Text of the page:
For the first time in 8 years I got a knock at the door during my last 12min block tonight. Its maybe just me being paranoid but my worry is that I was being too noisy. I should have answered it but I had cleared a space in my corridor by putting things behind the front door. The biggest difference I can see in my training is that for the last month I have been doing my training in the big ring. Would using the small ring on a DD Smart trainer be quieter?
I am maybe being paranoid (as usual) whilst there is an annoying click caused by a leg imbalance I think. I am in a ground floor apartment and I think the fans are louder.
YES, in almost every instance this is true. The typical noise level of any trainer increases as the system spins at higher RPM. Some trainers like the older Kickr’s (2017 and older) in particular get super loud at faster speeds because of the cogged belt & pulley system. The newer Kickr’s (2018+) and others with the ribbed style belts & pulleys are more quiet overall, but even more so at the higher speeds. Then you look at something like the Neo and it is more about the bike than the trainer. So the trainer in use can make a big difference to start.
This noise & speed issue applies to the trainer itself but also includes your own drivetrain on the bike. Every piece in motion emits some sound and vibration, and when you speed that up, it all gets louder. This will vary a bit with the specific gear in use, chain angle, and even condition of the drivetrain in terms of lube, cleanliness and wear state.
It’s a common reason that some people use the lower gearing (like smaller ring on road bikes), to keep the trainer revs lower and noise to a minimum.
I can only go by the reviews and comments from users here, but most of the dedicated smart bikes are generally quiet. Neo Bike and Stages SB20 in particular are really low, and I think the Wattbike Atom is also very quiet.
The Kickr Bike apparently has a bit of a “whine” at higher revs that is more pronounced compared to the others from what I read and see in the reviews.
For starters, they lack a traditional drivetrain with chain & gears, so they eliminate a half the noise creation right there. Then most of them use a ribbed belt & pulleys that are very quite, and that us often housed in a shroud that keeps sound down too.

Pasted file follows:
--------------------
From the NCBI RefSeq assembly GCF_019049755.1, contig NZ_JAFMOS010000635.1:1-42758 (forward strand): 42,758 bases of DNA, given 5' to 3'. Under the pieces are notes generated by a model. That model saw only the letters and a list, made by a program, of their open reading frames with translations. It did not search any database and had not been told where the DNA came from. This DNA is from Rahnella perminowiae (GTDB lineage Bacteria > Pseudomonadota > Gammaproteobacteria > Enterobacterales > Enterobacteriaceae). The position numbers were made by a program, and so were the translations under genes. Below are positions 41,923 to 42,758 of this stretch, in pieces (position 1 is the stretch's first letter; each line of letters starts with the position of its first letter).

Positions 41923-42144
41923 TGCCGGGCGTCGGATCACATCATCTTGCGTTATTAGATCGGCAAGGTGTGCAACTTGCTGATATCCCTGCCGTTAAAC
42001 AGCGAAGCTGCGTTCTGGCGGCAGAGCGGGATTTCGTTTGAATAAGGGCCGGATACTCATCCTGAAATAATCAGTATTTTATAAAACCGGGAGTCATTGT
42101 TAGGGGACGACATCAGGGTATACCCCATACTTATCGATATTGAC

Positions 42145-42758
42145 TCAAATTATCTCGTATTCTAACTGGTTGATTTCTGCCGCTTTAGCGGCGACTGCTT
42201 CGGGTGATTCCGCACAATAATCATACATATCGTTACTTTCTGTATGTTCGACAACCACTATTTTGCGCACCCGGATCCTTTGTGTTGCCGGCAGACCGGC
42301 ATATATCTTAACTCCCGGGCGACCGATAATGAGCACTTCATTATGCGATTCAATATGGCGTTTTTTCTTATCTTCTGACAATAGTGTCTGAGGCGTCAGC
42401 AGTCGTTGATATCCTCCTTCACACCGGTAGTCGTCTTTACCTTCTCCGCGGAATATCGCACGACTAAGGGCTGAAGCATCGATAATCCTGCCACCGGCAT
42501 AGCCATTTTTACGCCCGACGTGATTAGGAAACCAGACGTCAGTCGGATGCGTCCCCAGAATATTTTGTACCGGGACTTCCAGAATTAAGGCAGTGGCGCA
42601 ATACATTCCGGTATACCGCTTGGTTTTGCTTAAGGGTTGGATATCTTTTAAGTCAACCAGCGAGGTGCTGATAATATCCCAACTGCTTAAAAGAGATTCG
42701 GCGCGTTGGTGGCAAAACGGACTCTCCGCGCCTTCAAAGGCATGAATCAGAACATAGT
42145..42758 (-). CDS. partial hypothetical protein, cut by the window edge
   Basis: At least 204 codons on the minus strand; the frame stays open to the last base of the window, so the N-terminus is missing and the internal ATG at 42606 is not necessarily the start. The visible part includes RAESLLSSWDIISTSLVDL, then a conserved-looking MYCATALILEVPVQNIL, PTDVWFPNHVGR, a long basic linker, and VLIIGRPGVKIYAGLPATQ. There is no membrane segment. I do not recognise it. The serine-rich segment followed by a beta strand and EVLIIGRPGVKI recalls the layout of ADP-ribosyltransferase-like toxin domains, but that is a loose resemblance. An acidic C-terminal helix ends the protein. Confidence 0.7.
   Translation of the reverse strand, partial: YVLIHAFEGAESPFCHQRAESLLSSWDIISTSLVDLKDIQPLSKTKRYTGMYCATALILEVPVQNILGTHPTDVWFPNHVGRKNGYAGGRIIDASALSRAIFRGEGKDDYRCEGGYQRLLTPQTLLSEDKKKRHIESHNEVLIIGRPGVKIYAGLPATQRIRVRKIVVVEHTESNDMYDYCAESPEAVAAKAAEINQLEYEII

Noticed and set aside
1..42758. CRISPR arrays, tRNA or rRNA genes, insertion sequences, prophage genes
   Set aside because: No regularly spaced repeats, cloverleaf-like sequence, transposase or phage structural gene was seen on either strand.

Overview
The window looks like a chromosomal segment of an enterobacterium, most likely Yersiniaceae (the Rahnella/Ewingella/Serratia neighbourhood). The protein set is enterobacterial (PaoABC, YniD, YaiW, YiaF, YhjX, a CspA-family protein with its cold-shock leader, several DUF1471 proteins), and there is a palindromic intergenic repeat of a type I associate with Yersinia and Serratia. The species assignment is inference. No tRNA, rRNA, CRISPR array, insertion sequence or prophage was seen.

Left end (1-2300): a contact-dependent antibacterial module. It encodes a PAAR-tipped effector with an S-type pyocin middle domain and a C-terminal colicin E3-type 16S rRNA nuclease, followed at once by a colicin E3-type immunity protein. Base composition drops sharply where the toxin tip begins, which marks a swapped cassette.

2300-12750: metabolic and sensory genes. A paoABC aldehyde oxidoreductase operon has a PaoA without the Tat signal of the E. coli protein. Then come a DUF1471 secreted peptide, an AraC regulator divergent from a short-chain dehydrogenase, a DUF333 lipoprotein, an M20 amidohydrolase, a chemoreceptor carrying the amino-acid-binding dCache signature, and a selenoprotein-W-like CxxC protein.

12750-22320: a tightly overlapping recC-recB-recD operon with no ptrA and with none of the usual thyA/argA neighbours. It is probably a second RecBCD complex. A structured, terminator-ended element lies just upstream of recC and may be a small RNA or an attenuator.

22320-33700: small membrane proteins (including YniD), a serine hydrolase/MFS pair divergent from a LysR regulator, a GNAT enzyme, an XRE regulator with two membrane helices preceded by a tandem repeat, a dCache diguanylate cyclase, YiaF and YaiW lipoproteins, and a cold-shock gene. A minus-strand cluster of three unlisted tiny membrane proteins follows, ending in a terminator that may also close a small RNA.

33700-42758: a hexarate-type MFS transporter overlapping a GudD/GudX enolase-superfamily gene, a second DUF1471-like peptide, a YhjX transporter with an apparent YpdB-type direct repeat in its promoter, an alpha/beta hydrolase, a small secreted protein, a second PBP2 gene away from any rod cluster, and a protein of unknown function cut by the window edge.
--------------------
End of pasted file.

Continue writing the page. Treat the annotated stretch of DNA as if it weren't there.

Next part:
Yes, that’s the case for virtually every trainer. Noise is a function of flywheel speed, and if you are in a bigger gear, the flywheel is turning more quickly, hence, your setup is noisier. I went from a fluid wheel-off dumb trainer to an Elite Suite smart trainer. I thought the Suito was much quieter, until I tried running them at comparable flywheel speeds. But I can run my Suito at much lower flywheel speeds (i. e. in easier gears to get the same resistance).
So if you want to avoid knocks on your door from unhappy neighbors, switch to the small ring and stay in a relatively small gear.
Yes, on a smart bike you have one “true” gear. But my point is that resistance is not a function of cadence, in erg mode it is externally controlled. So you could do 300 W at 50 rpm or 300 W at 120 rpm, the former would be quieter than the latter.
Likewise, you could do 100 W at 90 rpm or 500 W at 90 rpm, the noise level, your panting excluded, would be the same.
On a fluid trainer, the resistance (= wattage) increases non-linearly with flywheel speed. So 600 W would always be louder than 100 W, no matter your cadence. That is because the flywheel speed at 600 W would be higher than at 100 W.
And if you have a bike plus a smart trainer, you can change gears to change the relation between flywheel speed and cadence. Going to an easier gear means your flywheel turns more slowly, and thus, your trainer is quieter.
Definitely quieter in small ring (Elite Suito) which is main reason I use ERG for workouts.
Even with ear buds I can still hear the flywheel trying to take off when I use RGT for races/fun.
Then there’s the whole small vs big ring ERG training thread where you may or may not gain more strength training in small ring due to less flywheel momentum.
In the end if there’s training benefits then good stuff, and if not I value the lower noise output.
I was thinking initially maybe I could use my feedback sports warm up rollers instead of the Suito. Although they’re different from what Ray has tested, not dramatically so, I think I’ll stick with my Suito in my apartment too
Did you see the crazy lack of movement on the Snap/Core/V5? Totally unrealistic. On the Rollr he sprinted up to 124rpm, and sat down at 120rpm. My own experience sprinting outside is that sitting down at 120-160rpm there is usually some level of bouncing. I’m usually bounce-free up to 105-110rpm.
Sure, and at least part of that is the key difference with a bike on the Rollr that can freely lift, compared to any other of the options where the bike is literally anchored to the floor by rigid connection to a 40+ lb trainer.
That’s not a small difference and must be considered.